• The Umayyad Mosque is the most famous mosque in Syria and is one of the oldest and most famous mosques in the world. Considered by many Muslims to be the 4th holiest place in the world, it was built on the site of a Christian church dedicated to John the Baptist, who is honored by both Christians and Muslims alike.[6]
  • The red, white, and black horizontal bands on the Syrian flag represent the road to freedom, peace, and the country’s colonial history, respectively. The two green stars in the middle white stripe represent Syria, Egypt, and Arab independence.[11]
  • Timeline of Important Events[5][6]
    148,000 B.C.People first live in Syria
    3000 B.C.Damascus and Aleppo are founded
    2200-1200 B.C.Amorties, Hittites, Egyptians, Hebrews, Cannaanites, Aramaeans, and others move into Syria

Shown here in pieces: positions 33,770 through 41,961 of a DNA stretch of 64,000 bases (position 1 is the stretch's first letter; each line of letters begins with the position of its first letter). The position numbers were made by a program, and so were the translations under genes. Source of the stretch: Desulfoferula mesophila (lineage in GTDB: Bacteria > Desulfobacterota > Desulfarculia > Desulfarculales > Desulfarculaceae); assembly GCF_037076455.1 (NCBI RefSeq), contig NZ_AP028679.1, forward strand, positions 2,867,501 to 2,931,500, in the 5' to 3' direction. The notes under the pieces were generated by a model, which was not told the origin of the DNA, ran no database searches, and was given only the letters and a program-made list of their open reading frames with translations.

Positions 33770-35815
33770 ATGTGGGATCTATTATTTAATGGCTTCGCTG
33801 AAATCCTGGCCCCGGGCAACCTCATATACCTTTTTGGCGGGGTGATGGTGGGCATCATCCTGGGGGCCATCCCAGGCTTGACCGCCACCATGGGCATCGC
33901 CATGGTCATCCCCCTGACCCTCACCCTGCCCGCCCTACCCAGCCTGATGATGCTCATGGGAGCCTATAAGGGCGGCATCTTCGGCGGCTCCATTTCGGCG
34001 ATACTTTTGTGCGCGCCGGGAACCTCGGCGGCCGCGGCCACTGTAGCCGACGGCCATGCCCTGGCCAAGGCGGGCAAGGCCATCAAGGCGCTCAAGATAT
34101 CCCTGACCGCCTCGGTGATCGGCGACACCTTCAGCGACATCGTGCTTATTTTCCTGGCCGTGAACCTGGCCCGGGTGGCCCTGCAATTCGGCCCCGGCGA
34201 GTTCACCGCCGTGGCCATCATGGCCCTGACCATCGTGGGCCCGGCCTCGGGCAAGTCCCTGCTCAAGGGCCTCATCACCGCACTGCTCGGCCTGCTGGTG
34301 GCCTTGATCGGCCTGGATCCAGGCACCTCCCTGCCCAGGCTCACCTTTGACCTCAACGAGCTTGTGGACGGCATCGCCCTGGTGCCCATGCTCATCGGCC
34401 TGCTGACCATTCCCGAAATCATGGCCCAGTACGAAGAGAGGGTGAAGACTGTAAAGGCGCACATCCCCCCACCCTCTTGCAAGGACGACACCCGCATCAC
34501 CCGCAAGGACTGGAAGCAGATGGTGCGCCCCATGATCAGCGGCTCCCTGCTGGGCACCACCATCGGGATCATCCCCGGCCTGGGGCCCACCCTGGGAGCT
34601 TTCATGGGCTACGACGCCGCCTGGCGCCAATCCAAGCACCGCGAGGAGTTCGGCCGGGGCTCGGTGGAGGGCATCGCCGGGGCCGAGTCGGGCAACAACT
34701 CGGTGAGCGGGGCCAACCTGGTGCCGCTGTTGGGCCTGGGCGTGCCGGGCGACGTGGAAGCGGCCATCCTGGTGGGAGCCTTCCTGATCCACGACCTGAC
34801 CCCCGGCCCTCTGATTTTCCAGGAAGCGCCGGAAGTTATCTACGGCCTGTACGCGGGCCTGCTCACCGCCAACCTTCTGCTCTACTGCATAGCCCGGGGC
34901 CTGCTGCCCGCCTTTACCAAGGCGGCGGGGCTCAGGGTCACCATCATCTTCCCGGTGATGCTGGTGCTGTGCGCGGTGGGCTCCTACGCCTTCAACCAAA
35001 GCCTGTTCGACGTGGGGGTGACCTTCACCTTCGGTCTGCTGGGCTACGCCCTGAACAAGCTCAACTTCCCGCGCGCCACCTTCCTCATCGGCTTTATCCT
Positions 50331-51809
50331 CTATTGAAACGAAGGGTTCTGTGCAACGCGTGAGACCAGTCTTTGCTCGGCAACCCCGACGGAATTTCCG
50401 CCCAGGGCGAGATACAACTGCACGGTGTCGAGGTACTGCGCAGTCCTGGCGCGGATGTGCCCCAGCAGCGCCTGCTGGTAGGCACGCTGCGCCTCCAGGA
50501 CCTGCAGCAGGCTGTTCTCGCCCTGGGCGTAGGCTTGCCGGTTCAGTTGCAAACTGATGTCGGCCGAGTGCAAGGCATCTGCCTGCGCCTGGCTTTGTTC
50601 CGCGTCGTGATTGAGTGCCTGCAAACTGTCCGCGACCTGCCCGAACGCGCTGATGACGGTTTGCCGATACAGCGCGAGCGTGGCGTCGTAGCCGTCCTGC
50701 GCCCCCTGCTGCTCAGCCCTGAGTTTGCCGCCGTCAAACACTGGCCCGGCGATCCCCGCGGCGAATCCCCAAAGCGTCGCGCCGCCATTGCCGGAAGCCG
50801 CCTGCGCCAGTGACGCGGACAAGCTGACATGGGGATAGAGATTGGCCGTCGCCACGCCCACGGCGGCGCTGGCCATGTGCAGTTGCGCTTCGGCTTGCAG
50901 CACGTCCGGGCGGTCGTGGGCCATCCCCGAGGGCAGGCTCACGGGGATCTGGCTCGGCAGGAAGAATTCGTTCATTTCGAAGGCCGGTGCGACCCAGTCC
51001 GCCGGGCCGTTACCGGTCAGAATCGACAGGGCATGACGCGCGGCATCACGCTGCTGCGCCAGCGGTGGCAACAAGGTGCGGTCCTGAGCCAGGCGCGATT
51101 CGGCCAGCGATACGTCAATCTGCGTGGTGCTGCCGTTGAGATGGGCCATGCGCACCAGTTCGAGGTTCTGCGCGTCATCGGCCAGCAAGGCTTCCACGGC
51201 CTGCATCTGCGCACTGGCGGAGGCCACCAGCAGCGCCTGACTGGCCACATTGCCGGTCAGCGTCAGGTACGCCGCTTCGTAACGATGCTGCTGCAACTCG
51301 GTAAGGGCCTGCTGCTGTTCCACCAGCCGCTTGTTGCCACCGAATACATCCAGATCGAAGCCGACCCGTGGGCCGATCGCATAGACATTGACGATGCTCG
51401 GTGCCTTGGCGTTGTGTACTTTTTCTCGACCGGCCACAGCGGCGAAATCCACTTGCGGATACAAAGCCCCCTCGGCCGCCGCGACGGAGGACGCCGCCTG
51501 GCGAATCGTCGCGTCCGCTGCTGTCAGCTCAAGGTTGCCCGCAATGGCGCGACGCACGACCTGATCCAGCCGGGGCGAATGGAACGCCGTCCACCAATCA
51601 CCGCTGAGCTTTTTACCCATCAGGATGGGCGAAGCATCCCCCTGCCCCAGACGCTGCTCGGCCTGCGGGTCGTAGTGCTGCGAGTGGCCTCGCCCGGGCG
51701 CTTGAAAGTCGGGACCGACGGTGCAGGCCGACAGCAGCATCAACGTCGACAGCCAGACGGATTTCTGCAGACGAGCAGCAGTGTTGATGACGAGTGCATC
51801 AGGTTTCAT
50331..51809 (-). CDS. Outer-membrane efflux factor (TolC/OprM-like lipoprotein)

539 B.C.Syria becomes part of the Persian Empire
    332 B.C.Alexander the Great Conquers Syria
    64 B.C.Syria comes under Roman rule
    A.D. 635Arab Muslims take control of Syria
    661Damascus becomes the capital of the Umayyad caliphate
    1098European Christian Crusaders invade Syria
    1250The Mamelukes gain control of Syria
    1516The Ottoman Turks take control of Syria
    1920France is given control of Syria
    1946Syria becomes independent
    1948-1949Syria fights a war against Israel
    1958Syria joins Egypt to form the United Arab Republic (UAR)
    1961Syria withdraws from the UAR
    1963The Baath Party takes over Syria
    1967During the Six Days War with Israel, Syria loses the Golan Heights
    1970Hafiz al-Asad takes control of Syria during a military coup
    1975Syria and Egypt attack Israel
    1976Syria intervenes in the Lebanese civil war
    1990Syria sends troops to Saudi Arabia to assist in the Gulf War against Iraq
    1992Many Jews leave Syria
    2000Hafiz al-Asad dies, Bashar al-Assad becomes president
    2005Syria signs trade agreements with the European Union and withdraws all troops from Lebanon
    2011Syrian civil war begins